Self-assembly of severe acute respiratory syndrome coronavirus membrane protein.

Coronavirus membrane (M) protein can form virus-like particles (VLPs) when coexpressed with nucleocapsid (N) or envelope (E) proteins, suggesting a pivotal role for M in virion assembly. Here we demonstrate the self-assembly and release of severe acute respiratory syndrome coronavirus (SARS-CoV) M protein in medium in the form of membrane-enveloped vesicles with densities lower than those of VLPs formed by M plus N. Although efficient N-N interactions require the presence of RNA, we found that M-M interactions were RNA-independent. SARS-CoV M was observed in both the Golgi area and plasma membranes of a variety of cells. Blocking M glycosylation does not appear to significantly affect M plasma membrane labeling intensity, M-containing vesicle release, or VLP formation. Results from a genetic analysis indicate involvement of the third transmembrane domain of M in plasma membrane-targeting signal. Fusion proteins containing M amino-terminal 50 residues encompassing the first transmembrane domain were found to be sufficient for membrane binding, multimerization, and Golgi retention. Surprisingly, we found that fusion proteins lacking all three transmembrane domains were still capable of membrane binding, Golgi retention, and interacting with M. The data suggest that multiple SARS-CoV M regions are involved in M self-assembly and subcellular localization.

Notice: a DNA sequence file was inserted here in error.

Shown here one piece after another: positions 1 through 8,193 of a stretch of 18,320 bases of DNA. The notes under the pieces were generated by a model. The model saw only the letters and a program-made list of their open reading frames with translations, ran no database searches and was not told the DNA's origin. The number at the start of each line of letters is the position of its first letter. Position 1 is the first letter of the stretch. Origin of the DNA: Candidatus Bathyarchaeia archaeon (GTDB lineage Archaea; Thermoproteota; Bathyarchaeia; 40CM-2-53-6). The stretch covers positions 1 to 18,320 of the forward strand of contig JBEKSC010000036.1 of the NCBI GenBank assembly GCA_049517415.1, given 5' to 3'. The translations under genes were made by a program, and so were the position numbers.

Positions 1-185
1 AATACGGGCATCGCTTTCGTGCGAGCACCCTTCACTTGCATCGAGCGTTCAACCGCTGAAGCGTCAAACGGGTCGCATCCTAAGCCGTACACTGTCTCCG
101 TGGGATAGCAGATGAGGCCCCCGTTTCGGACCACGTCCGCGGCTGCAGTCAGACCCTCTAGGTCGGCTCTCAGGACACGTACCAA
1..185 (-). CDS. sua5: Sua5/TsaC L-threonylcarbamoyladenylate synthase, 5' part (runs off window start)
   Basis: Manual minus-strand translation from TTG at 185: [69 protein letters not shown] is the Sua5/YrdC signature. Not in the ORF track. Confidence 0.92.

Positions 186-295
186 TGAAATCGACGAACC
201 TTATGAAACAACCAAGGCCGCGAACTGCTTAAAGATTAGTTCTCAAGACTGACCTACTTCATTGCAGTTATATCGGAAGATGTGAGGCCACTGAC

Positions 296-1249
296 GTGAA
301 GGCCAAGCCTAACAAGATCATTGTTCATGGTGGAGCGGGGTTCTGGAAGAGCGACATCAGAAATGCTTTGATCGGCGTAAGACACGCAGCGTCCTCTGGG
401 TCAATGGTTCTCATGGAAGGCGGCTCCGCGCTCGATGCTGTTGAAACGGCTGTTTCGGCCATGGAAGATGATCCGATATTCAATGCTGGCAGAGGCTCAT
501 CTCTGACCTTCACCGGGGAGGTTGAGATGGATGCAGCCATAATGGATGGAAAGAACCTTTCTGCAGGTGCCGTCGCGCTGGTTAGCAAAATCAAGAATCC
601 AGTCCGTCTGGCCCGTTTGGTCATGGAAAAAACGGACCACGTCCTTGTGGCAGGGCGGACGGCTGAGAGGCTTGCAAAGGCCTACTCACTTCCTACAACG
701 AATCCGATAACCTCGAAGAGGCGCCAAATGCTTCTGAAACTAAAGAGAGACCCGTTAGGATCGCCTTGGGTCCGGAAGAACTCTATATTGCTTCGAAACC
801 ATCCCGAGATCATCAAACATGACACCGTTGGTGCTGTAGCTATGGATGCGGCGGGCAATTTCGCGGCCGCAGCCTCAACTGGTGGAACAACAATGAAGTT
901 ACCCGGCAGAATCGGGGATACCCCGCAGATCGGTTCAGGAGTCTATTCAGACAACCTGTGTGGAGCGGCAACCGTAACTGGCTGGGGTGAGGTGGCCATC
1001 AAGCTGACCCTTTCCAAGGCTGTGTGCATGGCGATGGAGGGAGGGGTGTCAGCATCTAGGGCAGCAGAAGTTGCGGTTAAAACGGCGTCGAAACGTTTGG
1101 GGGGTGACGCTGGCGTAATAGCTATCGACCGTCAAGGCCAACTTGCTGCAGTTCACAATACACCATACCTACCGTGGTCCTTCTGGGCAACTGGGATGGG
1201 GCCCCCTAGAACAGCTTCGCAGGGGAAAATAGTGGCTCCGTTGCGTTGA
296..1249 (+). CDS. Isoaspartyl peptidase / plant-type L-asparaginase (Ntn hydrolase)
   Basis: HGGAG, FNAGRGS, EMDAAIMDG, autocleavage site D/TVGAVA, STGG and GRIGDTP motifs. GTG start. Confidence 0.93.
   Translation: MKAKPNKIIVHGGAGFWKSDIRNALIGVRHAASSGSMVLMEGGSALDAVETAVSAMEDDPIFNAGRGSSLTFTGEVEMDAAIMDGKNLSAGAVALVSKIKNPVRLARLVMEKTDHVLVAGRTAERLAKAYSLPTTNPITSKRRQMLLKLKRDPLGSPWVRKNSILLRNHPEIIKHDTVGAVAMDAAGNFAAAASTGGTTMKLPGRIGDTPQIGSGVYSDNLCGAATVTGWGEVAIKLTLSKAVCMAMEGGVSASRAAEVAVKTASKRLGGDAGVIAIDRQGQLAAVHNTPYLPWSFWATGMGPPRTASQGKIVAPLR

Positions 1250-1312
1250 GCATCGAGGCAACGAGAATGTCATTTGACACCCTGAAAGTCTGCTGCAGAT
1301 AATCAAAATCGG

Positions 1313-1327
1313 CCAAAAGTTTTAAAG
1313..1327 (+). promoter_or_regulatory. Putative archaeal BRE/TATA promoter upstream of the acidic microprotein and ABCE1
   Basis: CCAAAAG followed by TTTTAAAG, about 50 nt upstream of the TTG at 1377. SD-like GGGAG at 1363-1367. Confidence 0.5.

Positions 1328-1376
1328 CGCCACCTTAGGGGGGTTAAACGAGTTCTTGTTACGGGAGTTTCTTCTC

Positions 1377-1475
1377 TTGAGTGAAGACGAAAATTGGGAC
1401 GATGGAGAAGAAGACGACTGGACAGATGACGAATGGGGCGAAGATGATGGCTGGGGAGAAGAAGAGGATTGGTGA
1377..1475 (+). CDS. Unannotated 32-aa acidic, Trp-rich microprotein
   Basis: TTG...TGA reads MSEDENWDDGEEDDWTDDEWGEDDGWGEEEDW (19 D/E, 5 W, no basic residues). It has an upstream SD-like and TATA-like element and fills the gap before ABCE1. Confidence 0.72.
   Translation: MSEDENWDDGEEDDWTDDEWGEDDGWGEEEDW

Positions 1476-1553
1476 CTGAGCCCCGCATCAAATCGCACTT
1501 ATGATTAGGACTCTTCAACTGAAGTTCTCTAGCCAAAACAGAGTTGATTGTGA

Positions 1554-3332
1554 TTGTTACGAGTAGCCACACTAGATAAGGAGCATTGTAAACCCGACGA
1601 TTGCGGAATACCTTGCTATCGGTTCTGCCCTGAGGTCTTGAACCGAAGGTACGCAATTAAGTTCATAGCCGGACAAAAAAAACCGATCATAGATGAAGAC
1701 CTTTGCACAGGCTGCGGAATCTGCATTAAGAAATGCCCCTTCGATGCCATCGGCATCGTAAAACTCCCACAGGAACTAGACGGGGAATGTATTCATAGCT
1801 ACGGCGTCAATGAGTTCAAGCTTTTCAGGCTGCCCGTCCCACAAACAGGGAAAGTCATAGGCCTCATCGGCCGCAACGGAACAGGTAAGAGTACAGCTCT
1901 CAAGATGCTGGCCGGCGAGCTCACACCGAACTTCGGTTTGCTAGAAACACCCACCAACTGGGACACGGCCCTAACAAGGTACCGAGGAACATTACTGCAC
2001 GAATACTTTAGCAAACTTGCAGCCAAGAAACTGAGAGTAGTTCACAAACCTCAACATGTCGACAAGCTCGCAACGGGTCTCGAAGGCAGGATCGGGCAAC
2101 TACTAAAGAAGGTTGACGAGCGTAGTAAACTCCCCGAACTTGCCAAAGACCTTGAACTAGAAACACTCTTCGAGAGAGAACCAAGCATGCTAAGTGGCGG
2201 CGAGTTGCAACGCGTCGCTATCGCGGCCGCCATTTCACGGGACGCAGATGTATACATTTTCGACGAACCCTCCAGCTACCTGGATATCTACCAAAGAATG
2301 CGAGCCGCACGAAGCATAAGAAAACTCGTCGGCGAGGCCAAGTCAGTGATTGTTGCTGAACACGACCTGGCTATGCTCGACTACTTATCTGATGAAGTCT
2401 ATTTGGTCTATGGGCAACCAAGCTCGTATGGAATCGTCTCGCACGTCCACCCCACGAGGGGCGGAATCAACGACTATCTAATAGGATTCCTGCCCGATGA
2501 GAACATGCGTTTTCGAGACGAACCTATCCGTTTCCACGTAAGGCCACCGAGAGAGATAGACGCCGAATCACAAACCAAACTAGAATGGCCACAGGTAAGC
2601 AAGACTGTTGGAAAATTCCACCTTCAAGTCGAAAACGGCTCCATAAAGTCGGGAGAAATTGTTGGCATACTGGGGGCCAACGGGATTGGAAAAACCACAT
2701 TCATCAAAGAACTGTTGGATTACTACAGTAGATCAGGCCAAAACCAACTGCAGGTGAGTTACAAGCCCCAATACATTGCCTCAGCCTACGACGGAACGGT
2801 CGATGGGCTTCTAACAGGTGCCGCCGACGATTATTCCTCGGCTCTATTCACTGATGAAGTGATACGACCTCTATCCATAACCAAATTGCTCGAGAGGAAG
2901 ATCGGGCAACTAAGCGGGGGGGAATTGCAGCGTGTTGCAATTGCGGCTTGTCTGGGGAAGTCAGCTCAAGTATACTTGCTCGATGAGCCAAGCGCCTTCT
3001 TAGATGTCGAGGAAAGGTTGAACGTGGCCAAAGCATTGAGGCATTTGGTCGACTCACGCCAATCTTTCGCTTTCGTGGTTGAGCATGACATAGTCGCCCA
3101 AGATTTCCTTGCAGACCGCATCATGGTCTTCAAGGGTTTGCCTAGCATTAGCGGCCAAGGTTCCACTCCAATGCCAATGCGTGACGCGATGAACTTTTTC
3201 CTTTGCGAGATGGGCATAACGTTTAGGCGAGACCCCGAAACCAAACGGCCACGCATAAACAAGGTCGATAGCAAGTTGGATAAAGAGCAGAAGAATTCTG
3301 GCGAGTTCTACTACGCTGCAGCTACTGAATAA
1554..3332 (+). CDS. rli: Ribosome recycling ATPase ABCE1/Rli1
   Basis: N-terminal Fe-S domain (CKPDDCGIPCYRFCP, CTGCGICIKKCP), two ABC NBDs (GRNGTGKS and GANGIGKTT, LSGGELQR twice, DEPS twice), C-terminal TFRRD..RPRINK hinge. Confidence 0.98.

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#20007283   2010/01/25 Save this To Up

A single tyrosine in the severe acute respiratory syndrome coronavirus membrane protein cytoplasmic tail is important for efficient interaction with spike protein.